I was nervous about the trip home. Staying for the whole conference – a legal requirement if, like me, your travel was covered by the UN, meant that the Aer Lingus flight for that day had left a couple of hours before I was free to travel, so I was booked on two KLM flights with a forty minute turn around at Amsterdam’s huge and busy airport. Negotiating my way through the sardine-packed crowds in Geneva airport, I suddenly began to feel my age and realised I was exhausted. I needed sanctuary. The check-in desk didn’t really offer any help, so I mentioned my dilemma to the tall blonde Dutch airhostess on the plane. She broke into a huge smile and replied, of course, in impeccable and accentless English. “Don’t worry, you’ll be fine. Our entire crew is transferring to the Dublin flight!” And I didn’t need to worry – Amsterdam airport was a breeze, I had time to sit down in a cool and airy bar where for some reason someone gave me a free glass of beer.
Sanctuary. I looked down from the last leg of the flight at the Wicklow coast and Dublin Bay. Home – for people like me, most people I had met on this extraordinary week, all refugees, home is a moveable feast, a shifting value. But home essentially is the place where you know sanctuary is there for you. The skip in my step was back by the time I dragged my bag through customs, as delighted to hear the Dublin lilt as I had been a few days back to hear Swahili. Sanctuary. Can I measure the value, the impact of my trip? I don’t think so, a lot of what we do is bread cast upon the waters. Over the week ahead I’ll be talking to a dear Afghan friend whose family are finally able to join him, talking about the practicalities of the journey, their arrival, and all the strangeness they will face. The prayer in my breath as I settled into the taxi home and changed the thinking gear from global to local is that I, and others who take an interest in what I was doing, will be sharpened and refuelled in our commitment to making Sanctuary a reality for people like this family, day by day, recognizing the value of each individual life in the great unfathomable global picture.”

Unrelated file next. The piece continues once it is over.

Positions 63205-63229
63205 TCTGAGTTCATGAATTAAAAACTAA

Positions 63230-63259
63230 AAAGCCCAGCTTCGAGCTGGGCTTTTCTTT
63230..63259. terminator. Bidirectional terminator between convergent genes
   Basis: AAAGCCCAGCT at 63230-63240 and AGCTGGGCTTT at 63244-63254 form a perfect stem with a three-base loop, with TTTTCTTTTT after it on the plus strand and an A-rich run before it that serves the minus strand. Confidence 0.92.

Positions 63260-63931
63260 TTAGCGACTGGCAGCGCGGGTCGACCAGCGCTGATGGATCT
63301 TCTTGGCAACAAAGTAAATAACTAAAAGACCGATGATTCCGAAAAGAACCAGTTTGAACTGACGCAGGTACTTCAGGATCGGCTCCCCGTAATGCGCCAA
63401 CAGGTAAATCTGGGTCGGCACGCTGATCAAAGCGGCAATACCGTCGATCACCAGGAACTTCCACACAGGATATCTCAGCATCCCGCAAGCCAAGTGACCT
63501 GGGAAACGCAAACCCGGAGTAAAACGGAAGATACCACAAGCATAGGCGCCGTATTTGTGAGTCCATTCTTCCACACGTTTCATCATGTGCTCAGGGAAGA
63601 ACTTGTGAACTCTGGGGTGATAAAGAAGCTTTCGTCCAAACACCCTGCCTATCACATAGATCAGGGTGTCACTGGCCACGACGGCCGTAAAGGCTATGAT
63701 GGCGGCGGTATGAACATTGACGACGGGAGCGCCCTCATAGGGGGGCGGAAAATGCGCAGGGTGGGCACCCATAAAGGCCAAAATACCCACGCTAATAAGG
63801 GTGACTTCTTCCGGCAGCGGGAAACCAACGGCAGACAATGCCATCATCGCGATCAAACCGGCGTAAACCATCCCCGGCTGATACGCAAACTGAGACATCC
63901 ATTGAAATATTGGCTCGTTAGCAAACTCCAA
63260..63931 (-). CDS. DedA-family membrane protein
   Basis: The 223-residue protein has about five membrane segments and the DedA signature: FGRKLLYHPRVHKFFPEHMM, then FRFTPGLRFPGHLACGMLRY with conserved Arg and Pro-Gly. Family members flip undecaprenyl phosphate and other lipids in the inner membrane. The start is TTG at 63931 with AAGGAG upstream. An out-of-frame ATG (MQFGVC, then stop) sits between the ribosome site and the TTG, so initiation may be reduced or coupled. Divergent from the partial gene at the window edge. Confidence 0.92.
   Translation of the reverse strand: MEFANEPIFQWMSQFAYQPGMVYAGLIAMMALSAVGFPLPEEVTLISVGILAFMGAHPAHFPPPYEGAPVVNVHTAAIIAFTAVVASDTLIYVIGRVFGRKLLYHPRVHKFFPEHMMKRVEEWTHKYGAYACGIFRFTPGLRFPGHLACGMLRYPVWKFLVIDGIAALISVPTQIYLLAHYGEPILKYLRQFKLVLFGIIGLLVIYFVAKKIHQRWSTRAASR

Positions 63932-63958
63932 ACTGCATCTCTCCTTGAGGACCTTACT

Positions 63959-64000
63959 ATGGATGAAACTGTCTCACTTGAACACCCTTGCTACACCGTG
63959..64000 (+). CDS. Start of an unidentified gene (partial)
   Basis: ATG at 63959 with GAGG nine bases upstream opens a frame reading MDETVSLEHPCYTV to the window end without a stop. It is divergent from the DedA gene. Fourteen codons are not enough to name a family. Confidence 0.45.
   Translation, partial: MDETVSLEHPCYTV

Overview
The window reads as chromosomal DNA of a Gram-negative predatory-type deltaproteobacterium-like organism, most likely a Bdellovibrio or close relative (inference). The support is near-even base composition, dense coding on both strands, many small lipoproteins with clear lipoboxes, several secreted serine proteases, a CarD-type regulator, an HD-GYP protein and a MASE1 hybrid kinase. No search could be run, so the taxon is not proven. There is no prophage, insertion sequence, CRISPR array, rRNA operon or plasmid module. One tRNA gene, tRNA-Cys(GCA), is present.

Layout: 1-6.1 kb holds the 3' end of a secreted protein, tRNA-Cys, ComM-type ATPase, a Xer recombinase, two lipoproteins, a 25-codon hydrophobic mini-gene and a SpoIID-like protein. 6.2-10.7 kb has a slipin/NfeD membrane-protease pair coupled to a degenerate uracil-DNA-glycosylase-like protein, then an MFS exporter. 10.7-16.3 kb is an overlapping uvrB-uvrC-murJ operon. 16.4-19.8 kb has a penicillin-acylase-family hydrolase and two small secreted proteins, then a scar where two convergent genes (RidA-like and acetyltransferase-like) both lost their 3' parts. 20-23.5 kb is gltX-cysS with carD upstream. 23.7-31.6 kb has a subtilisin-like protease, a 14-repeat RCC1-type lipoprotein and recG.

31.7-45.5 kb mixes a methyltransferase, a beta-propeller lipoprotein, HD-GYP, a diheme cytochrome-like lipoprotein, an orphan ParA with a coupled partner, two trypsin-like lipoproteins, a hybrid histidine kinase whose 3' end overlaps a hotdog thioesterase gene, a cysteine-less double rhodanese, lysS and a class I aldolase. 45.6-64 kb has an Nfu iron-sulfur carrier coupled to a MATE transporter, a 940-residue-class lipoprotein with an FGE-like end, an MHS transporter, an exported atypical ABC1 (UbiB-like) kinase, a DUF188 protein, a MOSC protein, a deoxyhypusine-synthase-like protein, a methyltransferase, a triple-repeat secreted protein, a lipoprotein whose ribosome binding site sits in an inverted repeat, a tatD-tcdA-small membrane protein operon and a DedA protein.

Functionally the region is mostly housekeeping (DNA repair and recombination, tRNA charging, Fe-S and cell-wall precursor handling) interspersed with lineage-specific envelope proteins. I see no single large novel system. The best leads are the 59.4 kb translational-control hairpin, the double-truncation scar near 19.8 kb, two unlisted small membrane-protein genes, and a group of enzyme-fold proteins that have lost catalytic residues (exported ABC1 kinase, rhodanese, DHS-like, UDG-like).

Tiffy Allen, July 2018